Bill Gross just published an interesting article proclaiming that the "cult of equity" is dying.
I agree with Gross on a few selected points, but mostly, I disagree. I'll break down his individual arguments below with my responses.
1: Long Bonds Bad - We Agree
Gross: With long Treasuries currently yielding 2.55%, it is even more of a stretch to assume that long-term bonds - and the bond market - will replicate the performance of decades past.
Move along people, nothing to see here. This one's fairly obvious; I agree with Gross. I've been saying for a while now that low Treasury yields are unsustainable, and anyone purchasing long bond funds like (NYSEARCA:TLT) is throwing money down the drain.
2: Stocks May Model Japan - We Disagree
then the economy's wheels start spinning like a two-wheel-drive sedan on a sandy beach. Instead of thrusting forward, spending patterns flatline or reverse; instead of thriving, a growing number of households and corporations experience a haircut of wealth and/or default; instead of returning to old norms, economies begin to resemble the lost decades of Japan.
I'm really not sure what Gross was smoking when he wrote this one, because the argument falls flat on his face when you scroll down a few paragraphs. Japan has been in a deflationary environment for a long time now. So to compare the U.S. to Japan, you'd have to assume that the U.S. is going to follow in those deflationary footsteps. And what does Gross think about the coming inflation/deflation?
The primary magic potion that policymakers have always applied in such a predicament is to inflate their way out of the corner. The easiest way to produce 7-8% yields for bonds over the next 30 years is to inflate them as quickly as possible to 7-8%! [...] Unfair though it may be, an investor should continue to expect an attempted inflationary solution in almost all developed economies over the next few years and even decades.
So Gross essentially disproves his own point. Our stock market will not model Japan's.
3: Portfolios Will Return 0% - We Strongly Disagree
Together then, a presumed 2% return for bonds and an historically low percentage nominal return for stocks - call it 4%, when combined in a diversified portfolio produce a nominal return of 3% and an expected inflation adjusted return near zero. The Siegel constant of 6.6% real appreciation, therefore, is an historical freak, a mutation likely never to be seen again as far as we mortals are concerned.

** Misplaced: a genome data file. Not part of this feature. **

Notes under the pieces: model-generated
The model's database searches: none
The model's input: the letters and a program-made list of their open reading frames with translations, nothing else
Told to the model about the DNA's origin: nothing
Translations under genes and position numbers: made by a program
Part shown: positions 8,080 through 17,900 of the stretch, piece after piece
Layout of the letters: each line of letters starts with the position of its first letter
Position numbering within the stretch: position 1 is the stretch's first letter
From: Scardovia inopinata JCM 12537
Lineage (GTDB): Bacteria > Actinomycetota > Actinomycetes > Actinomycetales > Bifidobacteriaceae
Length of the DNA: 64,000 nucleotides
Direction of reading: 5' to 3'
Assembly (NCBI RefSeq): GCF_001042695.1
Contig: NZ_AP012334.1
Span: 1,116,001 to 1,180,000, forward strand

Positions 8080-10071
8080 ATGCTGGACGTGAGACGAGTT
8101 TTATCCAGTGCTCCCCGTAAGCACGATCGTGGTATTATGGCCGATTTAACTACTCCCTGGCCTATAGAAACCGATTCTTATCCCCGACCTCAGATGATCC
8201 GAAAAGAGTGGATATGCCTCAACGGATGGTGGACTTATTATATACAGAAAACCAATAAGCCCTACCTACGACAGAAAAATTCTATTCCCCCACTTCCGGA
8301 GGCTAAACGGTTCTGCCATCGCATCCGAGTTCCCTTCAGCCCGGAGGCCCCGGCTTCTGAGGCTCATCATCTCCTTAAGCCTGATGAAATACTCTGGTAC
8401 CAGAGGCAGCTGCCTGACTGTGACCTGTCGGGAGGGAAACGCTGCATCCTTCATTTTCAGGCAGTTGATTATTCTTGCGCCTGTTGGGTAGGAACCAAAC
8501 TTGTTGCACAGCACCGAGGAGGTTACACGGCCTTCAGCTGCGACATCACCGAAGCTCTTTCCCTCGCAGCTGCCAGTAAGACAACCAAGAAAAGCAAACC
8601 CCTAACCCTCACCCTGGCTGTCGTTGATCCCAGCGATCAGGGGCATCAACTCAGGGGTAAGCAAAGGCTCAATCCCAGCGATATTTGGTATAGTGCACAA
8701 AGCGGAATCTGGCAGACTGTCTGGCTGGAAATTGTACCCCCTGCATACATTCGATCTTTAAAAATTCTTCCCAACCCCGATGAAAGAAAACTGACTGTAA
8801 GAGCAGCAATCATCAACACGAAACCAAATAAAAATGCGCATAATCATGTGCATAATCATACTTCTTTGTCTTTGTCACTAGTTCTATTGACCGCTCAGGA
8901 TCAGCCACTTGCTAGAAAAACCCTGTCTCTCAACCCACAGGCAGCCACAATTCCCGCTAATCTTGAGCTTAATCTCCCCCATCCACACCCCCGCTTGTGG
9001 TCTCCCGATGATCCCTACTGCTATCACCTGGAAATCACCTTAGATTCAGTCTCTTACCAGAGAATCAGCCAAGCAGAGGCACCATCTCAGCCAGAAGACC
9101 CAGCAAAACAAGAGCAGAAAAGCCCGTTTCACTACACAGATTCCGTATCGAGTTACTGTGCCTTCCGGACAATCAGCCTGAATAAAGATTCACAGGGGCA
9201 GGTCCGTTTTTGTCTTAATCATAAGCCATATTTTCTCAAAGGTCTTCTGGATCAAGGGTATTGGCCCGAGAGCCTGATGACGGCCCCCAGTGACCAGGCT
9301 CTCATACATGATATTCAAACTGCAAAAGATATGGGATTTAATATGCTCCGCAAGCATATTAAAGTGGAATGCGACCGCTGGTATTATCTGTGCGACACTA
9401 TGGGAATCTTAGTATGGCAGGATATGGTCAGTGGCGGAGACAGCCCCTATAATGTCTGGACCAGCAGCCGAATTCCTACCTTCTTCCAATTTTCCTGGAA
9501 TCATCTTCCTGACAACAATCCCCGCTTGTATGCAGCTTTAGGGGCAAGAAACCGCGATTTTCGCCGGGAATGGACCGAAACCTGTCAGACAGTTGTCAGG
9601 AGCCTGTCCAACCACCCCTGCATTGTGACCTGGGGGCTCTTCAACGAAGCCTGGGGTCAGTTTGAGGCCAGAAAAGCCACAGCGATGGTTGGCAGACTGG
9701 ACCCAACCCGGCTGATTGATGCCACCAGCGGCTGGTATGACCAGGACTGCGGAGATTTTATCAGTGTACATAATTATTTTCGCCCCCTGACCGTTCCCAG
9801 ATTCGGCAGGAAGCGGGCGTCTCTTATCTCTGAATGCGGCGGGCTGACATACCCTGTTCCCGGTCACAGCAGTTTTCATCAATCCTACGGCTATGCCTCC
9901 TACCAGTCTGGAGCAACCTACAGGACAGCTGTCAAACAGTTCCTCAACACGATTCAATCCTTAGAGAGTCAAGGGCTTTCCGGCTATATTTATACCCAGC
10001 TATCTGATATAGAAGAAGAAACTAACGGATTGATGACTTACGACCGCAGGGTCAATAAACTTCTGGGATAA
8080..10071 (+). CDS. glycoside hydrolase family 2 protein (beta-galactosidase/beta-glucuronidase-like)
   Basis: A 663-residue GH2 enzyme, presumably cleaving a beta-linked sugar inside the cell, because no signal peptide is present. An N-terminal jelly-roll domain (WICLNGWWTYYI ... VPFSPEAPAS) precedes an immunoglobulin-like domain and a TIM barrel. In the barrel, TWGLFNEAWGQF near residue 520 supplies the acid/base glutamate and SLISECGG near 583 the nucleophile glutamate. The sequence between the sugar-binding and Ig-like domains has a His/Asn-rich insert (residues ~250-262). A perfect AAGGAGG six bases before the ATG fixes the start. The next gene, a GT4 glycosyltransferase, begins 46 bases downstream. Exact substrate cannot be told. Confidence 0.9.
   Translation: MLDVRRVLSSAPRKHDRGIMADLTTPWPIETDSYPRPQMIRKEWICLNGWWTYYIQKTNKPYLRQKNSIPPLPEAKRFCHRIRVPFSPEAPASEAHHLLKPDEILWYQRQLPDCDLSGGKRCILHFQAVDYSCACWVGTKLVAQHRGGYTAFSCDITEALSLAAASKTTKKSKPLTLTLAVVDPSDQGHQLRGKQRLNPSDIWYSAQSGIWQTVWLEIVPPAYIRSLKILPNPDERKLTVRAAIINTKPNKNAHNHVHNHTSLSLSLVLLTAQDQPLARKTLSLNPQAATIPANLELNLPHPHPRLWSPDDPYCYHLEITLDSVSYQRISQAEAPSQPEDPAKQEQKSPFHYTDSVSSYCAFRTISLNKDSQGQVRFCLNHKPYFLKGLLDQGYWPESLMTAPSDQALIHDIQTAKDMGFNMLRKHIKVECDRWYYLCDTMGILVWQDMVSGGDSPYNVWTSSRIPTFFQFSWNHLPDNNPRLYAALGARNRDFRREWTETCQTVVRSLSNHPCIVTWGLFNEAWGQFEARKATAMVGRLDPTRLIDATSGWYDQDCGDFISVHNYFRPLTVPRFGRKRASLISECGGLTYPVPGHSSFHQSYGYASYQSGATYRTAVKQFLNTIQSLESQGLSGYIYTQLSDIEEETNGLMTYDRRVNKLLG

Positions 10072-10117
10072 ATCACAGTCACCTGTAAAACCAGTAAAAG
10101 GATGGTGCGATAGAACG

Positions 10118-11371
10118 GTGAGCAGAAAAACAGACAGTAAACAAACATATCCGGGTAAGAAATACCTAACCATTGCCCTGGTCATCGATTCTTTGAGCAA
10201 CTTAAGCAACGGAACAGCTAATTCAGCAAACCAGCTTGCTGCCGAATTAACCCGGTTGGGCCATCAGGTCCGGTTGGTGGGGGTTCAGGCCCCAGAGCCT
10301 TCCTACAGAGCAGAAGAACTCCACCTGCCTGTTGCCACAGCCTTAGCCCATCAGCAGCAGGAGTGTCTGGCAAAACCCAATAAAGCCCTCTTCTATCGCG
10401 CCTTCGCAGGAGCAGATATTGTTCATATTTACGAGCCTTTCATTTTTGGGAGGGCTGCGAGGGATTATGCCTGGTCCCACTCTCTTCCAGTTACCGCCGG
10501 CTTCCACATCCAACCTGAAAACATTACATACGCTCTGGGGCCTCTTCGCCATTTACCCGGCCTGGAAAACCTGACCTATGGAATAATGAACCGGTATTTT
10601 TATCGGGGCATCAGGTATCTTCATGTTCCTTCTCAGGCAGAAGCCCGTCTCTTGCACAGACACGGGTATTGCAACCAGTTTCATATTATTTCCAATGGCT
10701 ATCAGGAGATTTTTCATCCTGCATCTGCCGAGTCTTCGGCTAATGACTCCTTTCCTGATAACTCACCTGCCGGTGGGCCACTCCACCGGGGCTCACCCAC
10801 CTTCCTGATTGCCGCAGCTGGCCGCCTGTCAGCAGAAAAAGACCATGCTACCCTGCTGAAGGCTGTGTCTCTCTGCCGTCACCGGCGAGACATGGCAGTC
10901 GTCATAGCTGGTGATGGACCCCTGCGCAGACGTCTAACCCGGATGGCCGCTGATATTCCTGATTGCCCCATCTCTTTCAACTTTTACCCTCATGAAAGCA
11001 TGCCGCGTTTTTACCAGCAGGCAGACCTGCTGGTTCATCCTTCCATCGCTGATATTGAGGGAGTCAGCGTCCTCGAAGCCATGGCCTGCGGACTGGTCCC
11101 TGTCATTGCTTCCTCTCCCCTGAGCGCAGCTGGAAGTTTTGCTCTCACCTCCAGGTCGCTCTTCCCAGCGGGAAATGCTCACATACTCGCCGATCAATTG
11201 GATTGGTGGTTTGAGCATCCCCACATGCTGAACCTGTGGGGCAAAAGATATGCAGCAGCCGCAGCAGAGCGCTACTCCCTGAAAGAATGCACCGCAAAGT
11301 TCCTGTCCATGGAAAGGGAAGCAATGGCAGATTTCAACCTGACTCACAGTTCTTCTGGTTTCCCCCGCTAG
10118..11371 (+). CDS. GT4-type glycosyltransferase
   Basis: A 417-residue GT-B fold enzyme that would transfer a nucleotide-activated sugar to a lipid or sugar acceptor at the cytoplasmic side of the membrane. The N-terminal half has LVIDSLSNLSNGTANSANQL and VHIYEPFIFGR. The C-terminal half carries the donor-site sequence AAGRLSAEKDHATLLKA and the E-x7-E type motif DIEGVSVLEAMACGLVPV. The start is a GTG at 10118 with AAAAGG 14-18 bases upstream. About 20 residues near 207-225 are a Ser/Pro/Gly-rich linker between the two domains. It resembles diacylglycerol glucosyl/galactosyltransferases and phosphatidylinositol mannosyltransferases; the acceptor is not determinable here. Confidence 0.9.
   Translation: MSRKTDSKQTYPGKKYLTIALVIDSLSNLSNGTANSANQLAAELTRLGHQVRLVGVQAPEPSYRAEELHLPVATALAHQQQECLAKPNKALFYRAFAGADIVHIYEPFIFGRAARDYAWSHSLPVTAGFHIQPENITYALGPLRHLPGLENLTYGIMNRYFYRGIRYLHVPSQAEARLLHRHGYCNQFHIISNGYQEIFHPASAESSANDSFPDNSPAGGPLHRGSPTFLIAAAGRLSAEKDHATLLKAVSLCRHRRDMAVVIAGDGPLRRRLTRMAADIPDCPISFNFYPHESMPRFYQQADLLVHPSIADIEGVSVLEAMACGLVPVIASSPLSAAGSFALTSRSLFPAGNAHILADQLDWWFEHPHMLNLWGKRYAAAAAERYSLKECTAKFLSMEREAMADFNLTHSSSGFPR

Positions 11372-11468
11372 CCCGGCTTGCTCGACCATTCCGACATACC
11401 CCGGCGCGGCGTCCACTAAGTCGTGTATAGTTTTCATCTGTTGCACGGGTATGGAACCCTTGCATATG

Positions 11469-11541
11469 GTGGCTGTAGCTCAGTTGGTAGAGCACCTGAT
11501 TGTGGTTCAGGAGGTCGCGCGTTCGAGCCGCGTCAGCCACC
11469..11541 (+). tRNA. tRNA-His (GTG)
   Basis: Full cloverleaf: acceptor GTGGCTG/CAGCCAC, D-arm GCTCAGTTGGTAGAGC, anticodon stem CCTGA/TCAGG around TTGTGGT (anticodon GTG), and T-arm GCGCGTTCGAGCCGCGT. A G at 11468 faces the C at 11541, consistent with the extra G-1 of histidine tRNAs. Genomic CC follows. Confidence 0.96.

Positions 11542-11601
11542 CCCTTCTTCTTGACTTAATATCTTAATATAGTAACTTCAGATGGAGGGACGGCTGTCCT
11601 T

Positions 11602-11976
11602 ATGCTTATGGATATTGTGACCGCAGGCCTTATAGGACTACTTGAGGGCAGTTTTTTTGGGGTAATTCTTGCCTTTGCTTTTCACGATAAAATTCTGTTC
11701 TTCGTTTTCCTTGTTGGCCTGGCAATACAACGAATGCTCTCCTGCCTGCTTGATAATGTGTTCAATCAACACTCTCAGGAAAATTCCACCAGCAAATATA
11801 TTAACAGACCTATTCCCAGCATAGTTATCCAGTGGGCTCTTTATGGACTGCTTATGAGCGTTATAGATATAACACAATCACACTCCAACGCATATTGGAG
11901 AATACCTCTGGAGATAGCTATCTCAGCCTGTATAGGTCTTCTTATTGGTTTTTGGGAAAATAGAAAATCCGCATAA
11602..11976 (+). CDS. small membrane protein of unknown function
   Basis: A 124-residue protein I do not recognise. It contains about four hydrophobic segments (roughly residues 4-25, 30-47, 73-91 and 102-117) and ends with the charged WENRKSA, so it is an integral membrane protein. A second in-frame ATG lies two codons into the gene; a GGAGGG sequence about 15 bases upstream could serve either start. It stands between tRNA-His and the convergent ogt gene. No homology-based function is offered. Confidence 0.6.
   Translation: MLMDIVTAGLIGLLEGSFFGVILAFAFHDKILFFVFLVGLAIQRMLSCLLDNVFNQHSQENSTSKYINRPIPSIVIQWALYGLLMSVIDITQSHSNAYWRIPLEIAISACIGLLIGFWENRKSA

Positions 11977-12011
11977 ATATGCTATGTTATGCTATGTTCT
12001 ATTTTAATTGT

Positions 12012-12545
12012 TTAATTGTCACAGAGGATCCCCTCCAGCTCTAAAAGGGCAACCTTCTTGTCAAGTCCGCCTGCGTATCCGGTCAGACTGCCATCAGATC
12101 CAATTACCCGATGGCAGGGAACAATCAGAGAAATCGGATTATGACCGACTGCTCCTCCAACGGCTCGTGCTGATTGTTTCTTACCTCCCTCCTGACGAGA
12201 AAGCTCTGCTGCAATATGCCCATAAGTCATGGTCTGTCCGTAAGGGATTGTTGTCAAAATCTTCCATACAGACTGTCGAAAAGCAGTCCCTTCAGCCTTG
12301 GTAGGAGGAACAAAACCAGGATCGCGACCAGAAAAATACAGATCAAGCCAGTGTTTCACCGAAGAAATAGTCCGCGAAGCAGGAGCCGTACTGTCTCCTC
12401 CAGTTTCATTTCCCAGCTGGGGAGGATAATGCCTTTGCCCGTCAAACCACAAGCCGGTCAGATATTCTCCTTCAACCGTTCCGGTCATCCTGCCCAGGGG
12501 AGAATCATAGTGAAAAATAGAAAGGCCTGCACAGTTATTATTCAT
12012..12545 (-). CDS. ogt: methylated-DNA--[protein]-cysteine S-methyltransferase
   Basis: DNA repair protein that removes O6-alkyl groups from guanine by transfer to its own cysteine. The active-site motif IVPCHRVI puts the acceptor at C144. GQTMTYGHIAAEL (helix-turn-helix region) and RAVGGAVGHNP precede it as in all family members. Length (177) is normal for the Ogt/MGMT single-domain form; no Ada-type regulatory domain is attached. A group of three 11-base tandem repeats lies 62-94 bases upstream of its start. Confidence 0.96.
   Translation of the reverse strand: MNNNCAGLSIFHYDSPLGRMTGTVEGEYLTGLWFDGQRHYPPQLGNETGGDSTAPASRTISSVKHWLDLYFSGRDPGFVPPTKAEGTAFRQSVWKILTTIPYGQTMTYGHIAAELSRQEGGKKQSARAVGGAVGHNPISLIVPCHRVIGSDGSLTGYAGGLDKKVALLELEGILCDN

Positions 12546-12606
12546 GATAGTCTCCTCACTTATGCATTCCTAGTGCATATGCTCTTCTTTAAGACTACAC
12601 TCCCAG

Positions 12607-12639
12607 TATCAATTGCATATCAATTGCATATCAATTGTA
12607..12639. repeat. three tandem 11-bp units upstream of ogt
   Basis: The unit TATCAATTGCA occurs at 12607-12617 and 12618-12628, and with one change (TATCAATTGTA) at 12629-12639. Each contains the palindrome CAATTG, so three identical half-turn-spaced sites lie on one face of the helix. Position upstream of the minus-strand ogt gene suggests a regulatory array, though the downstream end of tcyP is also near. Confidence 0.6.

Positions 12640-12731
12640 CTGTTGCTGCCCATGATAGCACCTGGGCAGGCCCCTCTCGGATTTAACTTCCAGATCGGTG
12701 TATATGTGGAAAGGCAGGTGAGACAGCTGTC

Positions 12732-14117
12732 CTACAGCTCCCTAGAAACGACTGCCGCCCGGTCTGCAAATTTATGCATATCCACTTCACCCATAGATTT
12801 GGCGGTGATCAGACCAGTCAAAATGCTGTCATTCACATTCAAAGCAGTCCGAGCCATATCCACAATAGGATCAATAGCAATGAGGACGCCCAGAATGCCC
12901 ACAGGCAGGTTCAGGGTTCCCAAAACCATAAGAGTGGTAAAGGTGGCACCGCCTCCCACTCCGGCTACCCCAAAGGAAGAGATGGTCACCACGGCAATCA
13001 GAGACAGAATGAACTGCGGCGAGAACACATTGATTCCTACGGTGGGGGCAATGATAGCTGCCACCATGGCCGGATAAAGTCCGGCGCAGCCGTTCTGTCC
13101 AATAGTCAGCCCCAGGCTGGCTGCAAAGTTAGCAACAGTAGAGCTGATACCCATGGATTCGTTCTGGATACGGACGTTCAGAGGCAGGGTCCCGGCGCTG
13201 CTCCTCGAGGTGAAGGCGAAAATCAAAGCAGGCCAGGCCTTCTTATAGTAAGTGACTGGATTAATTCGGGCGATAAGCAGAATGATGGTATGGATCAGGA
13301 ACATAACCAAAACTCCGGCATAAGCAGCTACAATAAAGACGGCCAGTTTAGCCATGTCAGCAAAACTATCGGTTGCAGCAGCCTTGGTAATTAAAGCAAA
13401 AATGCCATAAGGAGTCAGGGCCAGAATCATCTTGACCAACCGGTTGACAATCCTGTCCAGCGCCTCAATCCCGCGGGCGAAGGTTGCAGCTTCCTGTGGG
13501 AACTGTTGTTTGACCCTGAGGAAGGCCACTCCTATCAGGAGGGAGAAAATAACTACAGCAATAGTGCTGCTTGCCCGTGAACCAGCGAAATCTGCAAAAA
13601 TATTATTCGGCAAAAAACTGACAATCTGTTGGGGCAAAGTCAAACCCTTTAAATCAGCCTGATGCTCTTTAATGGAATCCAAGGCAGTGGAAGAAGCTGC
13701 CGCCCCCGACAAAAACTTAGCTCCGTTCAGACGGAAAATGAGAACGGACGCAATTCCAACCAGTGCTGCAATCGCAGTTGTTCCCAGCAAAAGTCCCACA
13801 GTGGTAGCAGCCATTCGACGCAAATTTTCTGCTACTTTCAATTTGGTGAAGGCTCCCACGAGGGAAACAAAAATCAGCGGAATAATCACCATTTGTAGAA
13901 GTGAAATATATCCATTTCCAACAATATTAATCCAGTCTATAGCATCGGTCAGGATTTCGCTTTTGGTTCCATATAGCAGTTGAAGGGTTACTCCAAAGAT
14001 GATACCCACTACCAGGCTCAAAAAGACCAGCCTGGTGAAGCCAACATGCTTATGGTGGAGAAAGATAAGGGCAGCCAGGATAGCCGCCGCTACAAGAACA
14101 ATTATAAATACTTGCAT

I'm really not sure what happened to Gross, but he fell off the train on this one. There are plenty of macro drivers that will ensure real growth over the coming years. These include:
Population growth is a natural economic driver. Why? Well, across the board, more people means more sales opportunities. Apple (NASDAQ:AAPL) can't sell iPhones to people that don't exist.
But the driver that's even bigger is:
- the rising global middle class
Literally billions of people are going to be coming out of poverty over the course of our lifetimes. What does this mean? Again, economic growth. That's a billion more people who could be using toilet paper made by Kimberly-Clark (NYSE:KMB), shampoo made by Johnson & Johnson (NYSE:JNJ), and drinking Coca-Cola (NYSE:KO). These items are seen as "staples" by the West, but are in fact "luxuries" to the poor in 3rd world countries. The same argument extends to cars made by Ford (NYSE:F), toys made by Hasbro (NASDAQ:HAS), and the wares of just about every other publicly traded company out there.
There are many other drivers as well, like productivity gains. Think more productivity gains are impossible? Think again. Quantum computers could make today's supercomputers look as slow as the 166 MHz Windows 98 machine that's collecting dust in my garage.
The point is, can we predict the exact returns of the stock market? No. Can we assume they'll be greater than zero in real (inflation-indexed) terms? You bet. Gross fell off the train on this one.
Bonus Round: Stocks Perform Poorly Under Inflation - We Disagree
Gross: [...] Similarly for stocks because they fare poorly as well in inflationary periods.
What? No. According to an inflation calculator I found on Google, $1 in 1912 dollars is worth $23.81 in today's dollars. That's pretty inflationary, yet by Bill's own admission, stocks returned 6.6% on a real (inflation-adjusted) basis. Stocks keep up with inflation. As Donald Yacktman puts it, Coca-Cola is a better inflation hedge than gold (NYSEARCA:GLD). The price of a can of Coke obviously keeps up with inflation, and therefore, so does the price of Coca-Cola stock.
I'm a devotee of the cult of equity. This has led to more than one person calling me a "sheeple." But I'm okay with that. Equities are a great equalizer. For many people, it's barely feasible to own one piece of real estate, much less more than one - yet index REIT funds like Vanguard REIT Index ETF (NYSEARCA:VNQ) allow investors with small amounts of capital to capture rent payments and long-term real estate returns. Similarly, even if you don't have the capital to own a store, you can own a tiny share of thousands of stores by purchasing stock in Walmart (NYSE:WMT). Any investor with $140 can buy a small slice of 500 major U.S. companies by purchasing one share in the SPDR S&P 500 ETF (NYSEARCA:SPY). Stocks rock. Publicly-traded stocks allow the common man to grow his wealth over time.
In the current environment, stocks are the best long-term option for forming the core of a portfolio. By Bill's own admission, inflation may be high, which kills cash and bonds. Stocks are the only thing left.
Stocks are always risky, and it's entirely possible that they won't provide the same rate of return as they did during the heyday of the '80s and '90s. But to predict that they will barely return more than inflation is a little ludicrous.
The world hasn't ended yet.